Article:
BUDGET BREAKDOWN: A Journal series examining city finances // Part 3

Share this:
August 1, 2011
By: Nick Halter
Nick Halter

Answering city budget questions


As property taxes have been on the rise in Minneapolis, property owners have asked more and more questions about how the city spends its money.

As part of its ongoing Budget Breakdown series, the Journal has been exploring some questions posed frequently by readers.

When we asked readers what they wanted to know, the volume of thoughtful questions surprised us. We took the time to answer some of the most common, but we also hope to continue answering more of your questions in future articles.

Here are a few.


Does the Target Center bring profits to the city?

The answer to that question is very difficult to explain, but the short answer is no.

Currently, the city is planning to spend roughly $12 million a year to maintain, operate and pay off debt at the Target Center. The city purchased the arena in 1995 using $80 million in bonds that it plans to pay off by 2025.  

The city still has $56 million in remaining Target Center debt. This year the city will pay $3.7 million toward that debt. Next year it will pay $5 million. Annual debt payments on the arena over the next 15 years are scheduled to range from $4.5 million to nearly
$7 million.

The city will be spending $5 million to $6.5 million annually on capital improvements to the Target Center under an agreement with the Timberwolves to keep the facility up-to-date.

The city also spends up to $1.5 million a year for AEG to operate the facility.

In direct revenue to the city, the Target Center only generates $1.27 million annually. It does generate revenue that cannot be easily measured as well. For instance, visitors pay for parking in city lots and they spend money at local businesses that generate a sales tax, a small portion of which goes to the city.

According to the city, in Target Center’s 21-year history it has generated $150 million in sales, income and liquor tax. But only $30 million of those taxes went to the city.

Carol Becker, an elected member of the city’s Board of Estimation and Taxation, doesn’t believe Minneapolis should be on the hook for paying for the Target Center. Though technically no property taxes go to the arena, about $8.4 million in tax- increment financing (TIF) goes to the stadium. Becker says that money could be used to lower property taxes or increase services.

She also notes that the Timberwolves pay no rent and no property taxes. The Lynx pay AEG rent to play in the facility.

Becker supports the basic premise of a plan introduced by St. Paul Mayor Chris Coleman this year. That is, sending the Timberwolves to play in the Xcel Energy Center and have the a statewide revenue source to pay for sports facilities.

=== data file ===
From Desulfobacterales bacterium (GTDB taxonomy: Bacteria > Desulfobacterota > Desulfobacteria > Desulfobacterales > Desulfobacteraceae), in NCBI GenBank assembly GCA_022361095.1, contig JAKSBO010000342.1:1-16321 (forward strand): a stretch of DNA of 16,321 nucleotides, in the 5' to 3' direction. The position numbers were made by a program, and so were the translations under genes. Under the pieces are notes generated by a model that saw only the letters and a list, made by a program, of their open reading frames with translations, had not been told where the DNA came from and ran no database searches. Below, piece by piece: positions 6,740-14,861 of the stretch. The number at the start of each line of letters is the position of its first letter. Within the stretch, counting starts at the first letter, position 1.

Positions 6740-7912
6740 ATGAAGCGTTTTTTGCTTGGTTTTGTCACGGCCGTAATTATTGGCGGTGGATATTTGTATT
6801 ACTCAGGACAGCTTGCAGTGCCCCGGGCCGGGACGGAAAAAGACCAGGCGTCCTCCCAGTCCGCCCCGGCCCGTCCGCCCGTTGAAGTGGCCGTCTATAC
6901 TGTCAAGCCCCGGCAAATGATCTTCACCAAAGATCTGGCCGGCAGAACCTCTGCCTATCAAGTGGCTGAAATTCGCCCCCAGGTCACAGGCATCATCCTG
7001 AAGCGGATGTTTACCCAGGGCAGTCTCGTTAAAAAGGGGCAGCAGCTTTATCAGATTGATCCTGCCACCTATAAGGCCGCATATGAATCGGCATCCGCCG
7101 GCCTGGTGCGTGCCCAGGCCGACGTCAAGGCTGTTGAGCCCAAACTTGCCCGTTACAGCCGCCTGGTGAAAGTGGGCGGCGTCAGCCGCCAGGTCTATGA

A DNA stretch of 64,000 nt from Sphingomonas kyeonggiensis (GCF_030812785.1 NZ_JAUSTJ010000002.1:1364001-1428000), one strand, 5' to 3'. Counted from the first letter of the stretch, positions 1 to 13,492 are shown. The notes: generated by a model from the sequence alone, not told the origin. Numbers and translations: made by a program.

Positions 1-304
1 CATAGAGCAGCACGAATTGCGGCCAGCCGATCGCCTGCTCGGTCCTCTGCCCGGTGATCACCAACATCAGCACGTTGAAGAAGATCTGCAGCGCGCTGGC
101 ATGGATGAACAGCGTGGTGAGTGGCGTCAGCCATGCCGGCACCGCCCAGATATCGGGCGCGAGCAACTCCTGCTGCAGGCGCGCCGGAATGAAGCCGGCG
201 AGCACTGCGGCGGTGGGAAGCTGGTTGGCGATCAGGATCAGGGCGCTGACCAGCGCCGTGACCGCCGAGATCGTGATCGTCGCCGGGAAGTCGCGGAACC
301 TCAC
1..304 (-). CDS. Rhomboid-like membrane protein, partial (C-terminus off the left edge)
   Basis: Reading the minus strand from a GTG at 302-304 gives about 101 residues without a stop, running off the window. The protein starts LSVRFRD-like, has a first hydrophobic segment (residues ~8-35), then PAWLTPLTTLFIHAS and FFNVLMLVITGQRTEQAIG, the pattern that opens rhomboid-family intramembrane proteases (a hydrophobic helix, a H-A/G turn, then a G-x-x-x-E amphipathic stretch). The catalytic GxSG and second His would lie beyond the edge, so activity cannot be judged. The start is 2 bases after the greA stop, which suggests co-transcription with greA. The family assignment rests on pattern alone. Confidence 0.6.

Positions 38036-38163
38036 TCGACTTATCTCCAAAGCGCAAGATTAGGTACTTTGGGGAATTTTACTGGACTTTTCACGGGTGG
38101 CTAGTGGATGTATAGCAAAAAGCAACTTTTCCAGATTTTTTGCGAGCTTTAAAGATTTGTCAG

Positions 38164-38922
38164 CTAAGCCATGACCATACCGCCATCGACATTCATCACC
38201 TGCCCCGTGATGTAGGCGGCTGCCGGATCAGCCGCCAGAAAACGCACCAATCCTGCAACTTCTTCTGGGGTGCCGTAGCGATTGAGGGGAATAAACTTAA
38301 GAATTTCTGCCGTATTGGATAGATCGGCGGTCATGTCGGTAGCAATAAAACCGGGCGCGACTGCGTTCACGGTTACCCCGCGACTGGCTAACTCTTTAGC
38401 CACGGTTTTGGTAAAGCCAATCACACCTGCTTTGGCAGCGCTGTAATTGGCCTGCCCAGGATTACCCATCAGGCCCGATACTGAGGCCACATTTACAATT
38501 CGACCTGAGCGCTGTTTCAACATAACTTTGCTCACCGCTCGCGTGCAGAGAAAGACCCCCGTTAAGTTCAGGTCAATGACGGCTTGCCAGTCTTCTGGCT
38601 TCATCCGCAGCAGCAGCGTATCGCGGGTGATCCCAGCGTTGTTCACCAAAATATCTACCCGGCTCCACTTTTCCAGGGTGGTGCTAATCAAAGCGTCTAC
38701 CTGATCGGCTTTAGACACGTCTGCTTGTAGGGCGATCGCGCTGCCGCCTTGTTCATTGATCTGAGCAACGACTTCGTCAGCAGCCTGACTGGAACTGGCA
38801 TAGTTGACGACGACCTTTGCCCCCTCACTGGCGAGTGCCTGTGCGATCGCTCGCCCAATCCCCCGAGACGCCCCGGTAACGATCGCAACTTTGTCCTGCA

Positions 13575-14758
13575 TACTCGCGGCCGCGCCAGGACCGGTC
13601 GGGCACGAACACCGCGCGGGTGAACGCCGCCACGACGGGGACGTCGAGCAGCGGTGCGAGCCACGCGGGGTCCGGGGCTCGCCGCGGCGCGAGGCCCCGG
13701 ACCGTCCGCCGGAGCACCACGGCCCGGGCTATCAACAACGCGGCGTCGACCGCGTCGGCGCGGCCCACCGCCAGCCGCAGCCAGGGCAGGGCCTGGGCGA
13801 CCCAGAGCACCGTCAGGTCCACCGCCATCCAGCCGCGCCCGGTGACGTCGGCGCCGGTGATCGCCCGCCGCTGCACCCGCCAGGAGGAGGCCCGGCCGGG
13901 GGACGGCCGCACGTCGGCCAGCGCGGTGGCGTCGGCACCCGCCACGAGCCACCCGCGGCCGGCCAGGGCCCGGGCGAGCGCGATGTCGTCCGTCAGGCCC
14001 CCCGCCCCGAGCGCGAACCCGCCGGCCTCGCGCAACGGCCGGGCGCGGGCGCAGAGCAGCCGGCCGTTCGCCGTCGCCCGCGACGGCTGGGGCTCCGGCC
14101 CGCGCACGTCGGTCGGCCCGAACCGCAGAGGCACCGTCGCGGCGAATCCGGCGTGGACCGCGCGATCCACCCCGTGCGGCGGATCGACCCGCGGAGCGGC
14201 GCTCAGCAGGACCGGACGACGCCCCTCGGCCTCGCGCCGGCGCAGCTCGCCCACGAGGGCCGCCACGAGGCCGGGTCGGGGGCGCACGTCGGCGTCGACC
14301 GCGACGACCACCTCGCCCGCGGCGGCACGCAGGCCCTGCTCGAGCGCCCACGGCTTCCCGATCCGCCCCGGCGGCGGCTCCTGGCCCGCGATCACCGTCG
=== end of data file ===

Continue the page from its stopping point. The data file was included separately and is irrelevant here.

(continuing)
She does not, however, support Coleman’s proposal to raise money by imposing a 2-cent fee to alcohol sold in bars across the state. Becker says that tax would be regressive and hit lower-income residents harder.



How much money do City Council members make?

Each City Council member earns an $80,000 annual salary plus a benefits package that totals $23,672.

How much a council member does to earn that money depends on the member. Elizabeth Glidden (8th Ward) for example, said she often works more than 60 or 70 hours a week during busy stretches.

She attends a slew of community events on nights and weekends. She spends extra time doing reading and research. She says work has a tendency to follow her wherever she goes; constituents will see her out and about and want to talk city business — an experience she welcomes.

Glidden, 43, spent nine years combined getting her bachelor’s degree, a law degree and a master’s degree in public policy. She has 11 years experience as an attorney, and before she ran for city council she was a partner in a small law firm.

But Glidden said she wouldn’t trade her election certificate for a high-paying law job.

“I know that I will look back in time and say this is one of the greatest opportunities of my life,” she said. “You get to be involved in really understanding what are the day-to-day issues that people face, and try to be part of the solutions as you are part of city government.”

Across the river, St. Paul City Council members had a $57,000 annual salary in 2010, according to data from the Pioneer Press.



What is the size of a City Council member’s staff?

Each City Council member has two full time employees on staff. One is a policy aide and one is an associate.

The city spends $3.1 million on salaries and benefits for 13 City Council members and 26 full-time employees to support them. That’s an average of $240,000 per council office.

Pat Scott served on the Minneapolis City Council for two terms, representing Ward 7 from 1990 through 1997. Council offices back then each had two staff members, much like today. However, since Scott left office, the city has launched its 311 service in order to help address residents’ concerns.

The city will spend $3.2 million on 311 services this year. In 2010, the 311 services handled more than 400,000 calls and e-mails.

Scott, a Kenwood resident, said she figured that when the 311 service launched in 2006, it would allow the size of the City Council to shrink, since 311 was handling what
had been handled by council staff.

Scott’s idea? She says the City Council may be too big. At 13 elected members, it ranks larger than some comparable cities. St. Paul has seven members. Portland has four. Seattle has nine.

But it’s not the largest. Many cities have more than 13. Milwaukee has 15; Madison has 20
and Chicago has a whopping 50.

Besides a way to save on city expenses, Scott says that too many elected officials make it more difficult for the council to make sound policy decisions.

“The more cooks in the kitchen, the more chance there is that the wrong spice goes in the soup,” she said.

Council President Barb Johnson said the city has cut four positions from the council since she was elected 13 years ago.

There is no longer a secretary in the lobby. Visitors are required to call council offices from a phone in order to meet for appointment.